Chip shipments surge 112 percent
Mark A. DeSorbo
SAN JOSE, CAThe semiconductor industry is indeed a lean and mean machine, and news of healthy business is indicative of that.
For instance, in August, Daw Technologies Inc. (Salt Lake City) landed $750,000 in semiconductor cleanroom contracts on top of millions of dollars in business it has already done this year. In the same month, On Semiconductor (Phoenix) announced that it would triple its 2001 research and development budget to $111 million over the 1999 budget of $37 million.
A view of the Optics Processing Development Lab at Lawrence Livermore National Laboratory’s National Ignition Facility. Shown is an ISO Class 5 (Class 100) cleanroom where laser glass slabs, flashlamp windows and KDP crystal optics destined for use in the National Ignition
Facility are cleaned. Photo credit: Jacqueline McBride, Lawrence Livermore National Laboratory.
Daw and On’s boons are signs of the times. In fact, a report from Semiconductor Equipment and Materials International (SEMI) indicates that there was a 112 percent year-over-year increase in worldwide shipments of semiconductor capital equipment in the first half of 2000.
The Worldwide Semiconductor Equipment Market Statistics Report, now available from SEMI, was compiled from data submitted by SEMI members and the Semiconductor Equipment Association of Japan (SEAJ). It includes data for the six major semiconductor-producing regions and 21 product categories, showing worldwide shipments totaling $21.9 billion in the first six months of 2000. That’s $11.6 million more than the $10.3 billion in sales posted in first half of 1999.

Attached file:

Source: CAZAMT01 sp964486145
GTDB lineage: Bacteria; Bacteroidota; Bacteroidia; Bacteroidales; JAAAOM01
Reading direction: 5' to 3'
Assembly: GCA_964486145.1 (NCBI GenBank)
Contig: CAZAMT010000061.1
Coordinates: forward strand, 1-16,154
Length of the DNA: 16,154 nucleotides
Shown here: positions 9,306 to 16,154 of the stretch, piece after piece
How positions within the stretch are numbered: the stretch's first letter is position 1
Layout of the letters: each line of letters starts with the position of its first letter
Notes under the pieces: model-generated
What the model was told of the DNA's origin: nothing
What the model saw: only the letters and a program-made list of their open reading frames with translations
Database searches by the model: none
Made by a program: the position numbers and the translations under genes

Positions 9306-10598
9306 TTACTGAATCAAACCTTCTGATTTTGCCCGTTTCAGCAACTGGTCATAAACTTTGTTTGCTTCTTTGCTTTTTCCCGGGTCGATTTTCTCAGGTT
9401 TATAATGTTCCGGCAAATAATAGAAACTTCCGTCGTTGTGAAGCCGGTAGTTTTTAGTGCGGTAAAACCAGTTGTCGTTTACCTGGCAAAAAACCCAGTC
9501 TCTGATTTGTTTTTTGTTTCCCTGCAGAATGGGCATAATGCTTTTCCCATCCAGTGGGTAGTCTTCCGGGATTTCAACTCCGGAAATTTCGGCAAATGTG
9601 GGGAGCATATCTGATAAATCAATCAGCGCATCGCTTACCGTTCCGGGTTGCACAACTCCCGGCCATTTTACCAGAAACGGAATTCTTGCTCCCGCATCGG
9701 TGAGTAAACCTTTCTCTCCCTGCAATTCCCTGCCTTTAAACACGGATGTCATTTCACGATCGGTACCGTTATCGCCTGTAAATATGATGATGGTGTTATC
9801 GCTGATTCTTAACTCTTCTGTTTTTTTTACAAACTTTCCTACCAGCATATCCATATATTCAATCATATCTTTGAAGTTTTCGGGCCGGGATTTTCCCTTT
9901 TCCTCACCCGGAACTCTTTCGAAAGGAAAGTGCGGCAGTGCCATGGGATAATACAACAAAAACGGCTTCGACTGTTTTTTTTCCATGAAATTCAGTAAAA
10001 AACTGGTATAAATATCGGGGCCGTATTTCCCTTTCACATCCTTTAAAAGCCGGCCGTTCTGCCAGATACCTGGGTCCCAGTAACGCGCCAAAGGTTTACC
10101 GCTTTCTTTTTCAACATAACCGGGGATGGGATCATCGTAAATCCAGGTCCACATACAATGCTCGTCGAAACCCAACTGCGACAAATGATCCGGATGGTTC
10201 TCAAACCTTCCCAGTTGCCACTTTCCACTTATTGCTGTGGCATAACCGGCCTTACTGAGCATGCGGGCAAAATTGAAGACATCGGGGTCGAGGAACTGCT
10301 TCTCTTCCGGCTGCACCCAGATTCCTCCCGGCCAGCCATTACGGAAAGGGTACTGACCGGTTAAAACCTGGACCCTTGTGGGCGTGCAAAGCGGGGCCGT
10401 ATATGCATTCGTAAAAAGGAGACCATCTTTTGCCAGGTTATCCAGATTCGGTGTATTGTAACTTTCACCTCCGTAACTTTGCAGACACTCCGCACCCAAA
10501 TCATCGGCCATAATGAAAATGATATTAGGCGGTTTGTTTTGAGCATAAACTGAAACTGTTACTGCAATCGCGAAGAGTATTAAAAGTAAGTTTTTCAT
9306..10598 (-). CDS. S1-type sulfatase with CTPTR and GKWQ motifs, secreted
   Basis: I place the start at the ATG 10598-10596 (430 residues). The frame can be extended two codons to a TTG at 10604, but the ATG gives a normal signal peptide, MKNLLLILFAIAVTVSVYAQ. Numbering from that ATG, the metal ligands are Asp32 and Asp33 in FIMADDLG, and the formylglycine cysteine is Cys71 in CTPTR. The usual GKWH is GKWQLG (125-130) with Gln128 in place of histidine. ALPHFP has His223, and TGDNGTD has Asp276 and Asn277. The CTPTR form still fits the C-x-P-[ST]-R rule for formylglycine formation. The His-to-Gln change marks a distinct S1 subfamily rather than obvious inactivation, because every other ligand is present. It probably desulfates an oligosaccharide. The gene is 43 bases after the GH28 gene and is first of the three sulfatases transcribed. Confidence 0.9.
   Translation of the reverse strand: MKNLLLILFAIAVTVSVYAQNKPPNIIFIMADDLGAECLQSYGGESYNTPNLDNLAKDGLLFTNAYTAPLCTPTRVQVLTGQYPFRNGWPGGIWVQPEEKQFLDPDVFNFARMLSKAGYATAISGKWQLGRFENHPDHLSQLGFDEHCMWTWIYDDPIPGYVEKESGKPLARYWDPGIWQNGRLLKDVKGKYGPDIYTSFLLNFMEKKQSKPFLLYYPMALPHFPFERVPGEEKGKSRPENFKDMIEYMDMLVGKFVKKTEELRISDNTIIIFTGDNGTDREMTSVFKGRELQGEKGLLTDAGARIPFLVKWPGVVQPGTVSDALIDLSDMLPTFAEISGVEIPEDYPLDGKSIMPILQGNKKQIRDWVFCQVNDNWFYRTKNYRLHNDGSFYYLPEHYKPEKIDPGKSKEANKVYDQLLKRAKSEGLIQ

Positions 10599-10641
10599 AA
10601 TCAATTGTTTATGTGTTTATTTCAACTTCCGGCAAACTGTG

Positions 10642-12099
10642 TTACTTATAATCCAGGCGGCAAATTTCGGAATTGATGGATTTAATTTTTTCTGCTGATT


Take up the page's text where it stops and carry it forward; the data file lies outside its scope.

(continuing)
Stanley T. Myers, SEMI’s president and chief executive, says the organization believes Y2K is shaping up to be a record growth year. “Semiconductor equipment sales are booming as global chip makers expand manufacturing capacity and migrate to equipment for 300-mm wafer fabrication,” he says. “In just the first half of this year, equipment sales have surpassed the entire 1998 annual market.”
The highest growth segments in the six-month period include:
- Expose and write equipment used to pattern circuit images on silicon wafers, which posted a 178-percent increase over last year to $3.16 billion
- Photoresist process equipment, including resist track and stripping tools, which gained 110 percent to $1.18 billion
- Etch equipment, which gained 116
percent to $2.19 billion
- Ion implantation equipment, which
increased 191 percent to $705 million
- Test, assembly and packaging equipment, which collectively gained 121 percent to 6.1 billion.
SEMI’s Worldwide SEMS Report is
published monthly and is available as part
of SEMI’s Executive Market Data Service.
For more information about SEMI’s Market Statistics program and subscription services, call SEMI at 408-943-6973 or e-mail [email protected]